CCC student success: From darkness to light


CCC2NAU student Justin Wilgus graduated from NAU in December after making a challenging journey. 


FLAGSTAFF, Ariz. -- In his own words, he could have turned a difficult upbringing and destructive choices into excuses why he couldn’t succeed in life.

Instead, he fought tooth and nail from a dark path to find purchase on sunny bedrock on which to build a successful life.

On Dec. 18, CCC2NAU student Justin Wilgus graduated from Northern Arizona University with a bachelor’s degree in geology and a minor in math. He is also a Gold Axe and President’s Prize winner.

The President’s Prize is awarded to students for their exemplary leadership, academic excellence and service to the NAU community. The Gold Axe ward is presented to select students each semester to recognize their outstanding achievements and distinguished service to the university and the greater community.

“I didn’t even know if it was possible to go to school,” Wilgus said. “CCC taught me that I loved learning, and I was hooked.”


Wilgus had a challenging childhood. His father died when he was young. At times, he and his family were homeless, living in tents, cars and shelters. He felt different from the other kids, and he turned to substances to cope.

“I didn’t know I was struggling with addiction until I began sobriety,” Wilgus said. “Addiction is cunning, baffling and powerful. It can happen to anybody.”

His life changed in 2008, when he moved to Flagstaff and stayed at a halfway house for men. He immersed himself in the recovery community, found a job and began building a normal life. In the fall of 2009, he walked onto the CCC Lone Tree Campus.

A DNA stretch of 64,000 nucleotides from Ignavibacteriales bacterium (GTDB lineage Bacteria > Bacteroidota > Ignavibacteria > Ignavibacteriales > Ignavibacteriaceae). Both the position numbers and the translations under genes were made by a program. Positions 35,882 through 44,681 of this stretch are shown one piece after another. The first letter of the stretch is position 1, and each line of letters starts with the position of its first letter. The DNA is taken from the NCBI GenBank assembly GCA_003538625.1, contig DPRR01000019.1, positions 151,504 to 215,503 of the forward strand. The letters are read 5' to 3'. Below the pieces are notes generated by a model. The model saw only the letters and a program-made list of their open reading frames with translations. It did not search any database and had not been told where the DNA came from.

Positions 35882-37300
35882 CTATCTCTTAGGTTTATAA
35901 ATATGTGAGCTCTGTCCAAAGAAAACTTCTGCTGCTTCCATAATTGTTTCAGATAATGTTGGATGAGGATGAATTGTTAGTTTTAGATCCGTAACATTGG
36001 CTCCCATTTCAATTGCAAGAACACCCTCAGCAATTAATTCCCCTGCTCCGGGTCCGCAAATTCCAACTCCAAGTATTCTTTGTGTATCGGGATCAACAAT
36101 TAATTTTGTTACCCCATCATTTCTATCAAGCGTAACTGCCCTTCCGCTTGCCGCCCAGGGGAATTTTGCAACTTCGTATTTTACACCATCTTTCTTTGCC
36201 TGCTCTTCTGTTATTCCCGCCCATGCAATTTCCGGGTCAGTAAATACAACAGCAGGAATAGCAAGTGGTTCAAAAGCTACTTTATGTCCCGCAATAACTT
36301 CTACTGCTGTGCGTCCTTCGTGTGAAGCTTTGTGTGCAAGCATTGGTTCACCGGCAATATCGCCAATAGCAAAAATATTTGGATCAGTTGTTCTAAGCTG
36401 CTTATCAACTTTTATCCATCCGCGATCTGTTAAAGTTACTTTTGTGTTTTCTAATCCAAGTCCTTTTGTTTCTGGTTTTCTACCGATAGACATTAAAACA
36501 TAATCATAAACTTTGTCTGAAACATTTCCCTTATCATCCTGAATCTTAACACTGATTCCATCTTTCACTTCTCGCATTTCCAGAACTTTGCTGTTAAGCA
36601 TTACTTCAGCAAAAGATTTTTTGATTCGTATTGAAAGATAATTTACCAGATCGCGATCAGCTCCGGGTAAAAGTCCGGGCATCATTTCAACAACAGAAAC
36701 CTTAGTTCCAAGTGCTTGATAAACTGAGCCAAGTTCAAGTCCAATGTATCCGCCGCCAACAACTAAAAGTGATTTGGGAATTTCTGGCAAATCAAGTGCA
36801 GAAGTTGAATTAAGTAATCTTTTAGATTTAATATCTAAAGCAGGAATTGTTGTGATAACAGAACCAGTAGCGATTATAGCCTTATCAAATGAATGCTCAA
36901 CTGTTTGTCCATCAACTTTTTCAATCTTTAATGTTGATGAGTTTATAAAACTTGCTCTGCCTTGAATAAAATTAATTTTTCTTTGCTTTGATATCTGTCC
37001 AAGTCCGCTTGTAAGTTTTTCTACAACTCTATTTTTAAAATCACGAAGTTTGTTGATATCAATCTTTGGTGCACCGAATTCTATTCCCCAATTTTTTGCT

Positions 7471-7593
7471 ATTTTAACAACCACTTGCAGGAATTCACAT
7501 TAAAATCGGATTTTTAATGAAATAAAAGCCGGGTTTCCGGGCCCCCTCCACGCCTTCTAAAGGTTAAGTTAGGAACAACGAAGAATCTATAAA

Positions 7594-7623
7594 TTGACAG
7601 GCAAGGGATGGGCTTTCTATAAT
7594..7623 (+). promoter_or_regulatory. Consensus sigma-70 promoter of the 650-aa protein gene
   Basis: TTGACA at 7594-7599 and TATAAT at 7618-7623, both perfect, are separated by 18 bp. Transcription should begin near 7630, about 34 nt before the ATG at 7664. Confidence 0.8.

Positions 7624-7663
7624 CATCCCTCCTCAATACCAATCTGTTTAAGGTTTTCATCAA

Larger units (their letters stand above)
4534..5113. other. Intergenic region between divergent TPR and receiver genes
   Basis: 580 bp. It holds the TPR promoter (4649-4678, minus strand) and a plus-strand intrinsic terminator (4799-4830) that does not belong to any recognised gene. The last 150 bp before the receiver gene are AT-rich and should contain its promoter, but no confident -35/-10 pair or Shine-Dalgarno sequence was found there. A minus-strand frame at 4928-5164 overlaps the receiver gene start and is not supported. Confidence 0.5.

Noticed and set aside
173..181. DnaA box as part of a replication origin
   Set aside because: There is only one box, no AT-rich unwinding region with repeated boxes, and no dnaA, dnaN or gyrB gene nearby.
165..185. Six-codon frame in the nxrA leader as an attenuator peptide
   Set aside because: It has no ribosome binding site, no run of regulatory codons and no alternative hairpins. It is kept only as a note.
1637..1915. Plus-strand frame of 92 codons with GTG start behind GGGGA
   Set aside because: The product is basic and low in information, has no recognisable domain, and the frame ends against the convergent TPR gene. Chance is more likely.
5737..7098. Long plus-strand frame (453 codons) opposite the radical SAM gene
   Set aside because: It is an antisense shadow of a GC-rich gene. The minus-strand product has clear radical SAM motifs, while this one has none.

“When I was a kid, I enjoyed learning,” he said, adding that geology had been fascinating to him when he was in high school.

Wilgus started taking classes. He said he loved the small, “community” atmosphere at CCC. He didn’t feel different; he didn’t feel out of place.

“I don’t know if all community colleges are that way, but for me, here, it was special,” Wilgus said.

He had to take more classes than normal to graduate, so it took longer, Wilgus said.

He started in rudimentary math classes, and because he had a good math teacher at CCC, he rediscovered an affinity for numbers. He was accepted into the TRiO program. TRiO is designed to help with student retention, graduation and transfer to a four-year college by fostering a climate supportive of the success of low-income and first-generation college students and people with disabilities. He received financial help with scholarships from the CCC Foundation.


After his first geology class at CCC, he knew that’s what he wanted to do with his life.

“For me, it’s kind of where intellect and physical ability meet each other,” Wilgus said, grinning. He feels at home out in the field, looking at the geologic time, the layers, the landscape and trying to figure out what happened or what might happen. “I had it in me, and I chose to pursue something I was passionate about.”

His focus in geology is tectonics and seismology.

He received his Associates of Science from CCC in 2013 and transitioned to NAU. His contributions to the institution, his involvement with the community and his dedication to his education contributed to the honors he received.

“I’m extremely grateful,” Wilgus said. “Things compounded. I kept thinking, ‘What’s possible next?’ Every day, I did the footwork, the little goals that added up to an accomplishment I never dreamed of.”

He added, “As more possibilities opened, it started growing upon itself.”

Wilgus credits his success with help from a host of caring people in the community, at CCC and at NAU.

“I’ve had so much help,” he said. “That’s what’s allowed me to get this far. It’s so freeing today that I’m not defined by my past.”

Wilgus has already begun the process of finding a graduate program. He is interested in the geology programs in Flagstaff, Reno, Nev., and Albuquerque, N.M.

He recited a quote that he finds important: “I’ve come a long way and have a lot to offer, and at the same time, I have a ways to go and a lot to learn.”

He also quoted Thomas Edison, “Opportunity is missed by most because it wears overalls and looks like hard work.”


Friday, 15th January 2016

All Dates

  • Friday, 15th January 2016